Incredibly rarely Law may bless an item on the battlefield for use by a Lawful Character creating either a temporary magic item for that battle or even more miraculously a permanent one. Chaos just does not care for its’ minions in the same way Law does. The blessed item will never be one that is already magical but if this miracle occurs it will be on a mundane weapon or item picked up on the battlefield by a beleaguered martyr. For example having been disarmed the martyr breaks off a tree branch to use as a club or else picks up a fallen soldiers normal spear, and miraculously finds the weapon blessed. A guide for the chance of this miracle occurring can be that when death appears certain for a Lawful cleric (other Lawful characters are at half chance) there is a base 1% chance per level of this miracle occurring, modified by the DM for the circumstances. The chance of the item being permanently magical should be the same percentage chance rolled again. For a lawful character less than 10th level the item will be +1, 10-19th level +2, 21st level and above +3; the item may have other special abilities at DM discretion.

That’s it for the moment. A final note.

I have found some interesting articles on grip strength and norms in children and all adult ages – quite relevant for my research on ability scores and strength. I can not find norm references for the military press, remembering (thanks to Spawn of Endra for reminding me) that DMG says strength 3 is the ability to military press 30 pounds, 18 strength 180 pounds. If anyone can find some norm referenced tables for children and adults of different ages for the military press, I would be very grateful.

Thanks for reading


  1. Wow, your KotB campaign world has a lot of great detail! Very intricate stuff, and very interesting.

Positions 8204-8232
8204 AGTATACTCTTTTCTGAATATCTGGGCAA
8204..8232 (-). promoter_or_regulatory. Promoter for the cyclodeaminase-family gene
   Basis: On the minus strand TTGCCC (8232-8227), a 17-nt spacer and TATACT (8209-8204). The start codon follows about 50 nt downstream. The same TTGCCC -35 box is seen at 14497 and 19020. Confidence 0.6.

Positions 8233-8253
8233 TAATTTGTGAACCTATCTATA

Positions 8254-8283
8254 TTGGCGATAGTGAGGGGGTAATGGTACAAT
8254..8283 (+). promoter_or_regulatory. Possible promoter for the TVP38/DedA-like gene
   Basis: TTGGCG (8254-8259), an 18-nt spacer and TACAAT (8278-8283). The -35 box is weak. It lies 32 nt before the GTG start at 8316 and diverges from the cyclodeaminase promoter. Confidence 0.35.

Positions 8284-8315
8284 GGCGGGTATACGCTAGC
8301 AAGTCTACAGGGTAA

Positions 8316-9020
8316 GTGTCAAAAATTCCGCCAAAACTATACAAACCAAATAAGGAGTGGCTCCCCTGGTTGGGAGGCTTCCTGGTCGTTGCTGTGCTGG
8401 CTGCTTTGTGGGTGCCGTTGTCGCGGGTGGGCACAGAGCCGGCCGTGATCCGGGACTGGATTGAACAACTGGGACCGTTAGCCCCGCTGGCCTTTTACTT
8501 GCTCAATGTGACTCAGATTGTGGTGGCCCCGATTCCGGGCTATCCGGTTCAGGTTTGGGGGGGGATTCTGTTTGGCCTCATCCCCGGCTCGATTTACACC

With respect to your question about Alexis -- "but I wonder what happened to 1 in 10" -- I would guess he's disdainful of the d10 not being a Platonic solid. Or something like that.

    We do use Trollsmyth's "Shields shall be Splintered" rule in Carter's Ara campaign, and it has saved several PCs. Your variation of having to declare shield splintering before damage is known may be a good one. As play has progressed (in Stonehell) and PCs have lost shields to otherwise killing blows, the party started collecting any shield and putting it in their Bag of Holding just to keep them on hand. We declared shield-splintering after the damage was known, so the PCs always knew they had that buffer to work with, and therefore we were slightly more aggressive in combat than usual. So if you wanted to encourage aggression, this will do it. If not, your approach may be better.

    What it takes away from the PCs is two-handed weaponry, and if you are using variable damage in a B/X game or Lab Lord, and if you're a cleric (let's say), you're stuck at 1d6 or less damage. The only 1d8 weapon you have is a Heavy Flail, and you forgo the AC bonus of a shield and the splintering to use it. This is how Innominus was killed by a Neo-Otyugh recently, trying to inflict maximum damage with a +2 heavy flail, but losing the shield splintering backstop.

    Also, having the shield soak a single blow is more important at lower levels when PCs have fewer hit points, and can be killed by a single blow. Partly, Innominus was using the 2-handed flail to attack because with 25HP at L5, it seemed safe. Carter got in one unusual critical hit of 11HP x 2 for 22 HP that was curtains for Innominus. I'm not advocating either way, but these are a few of nuances of that mechanic we've run into that you can consider.

    Jolly good!

  2. Of course I care. I wouldn't have read this otherwise, would I?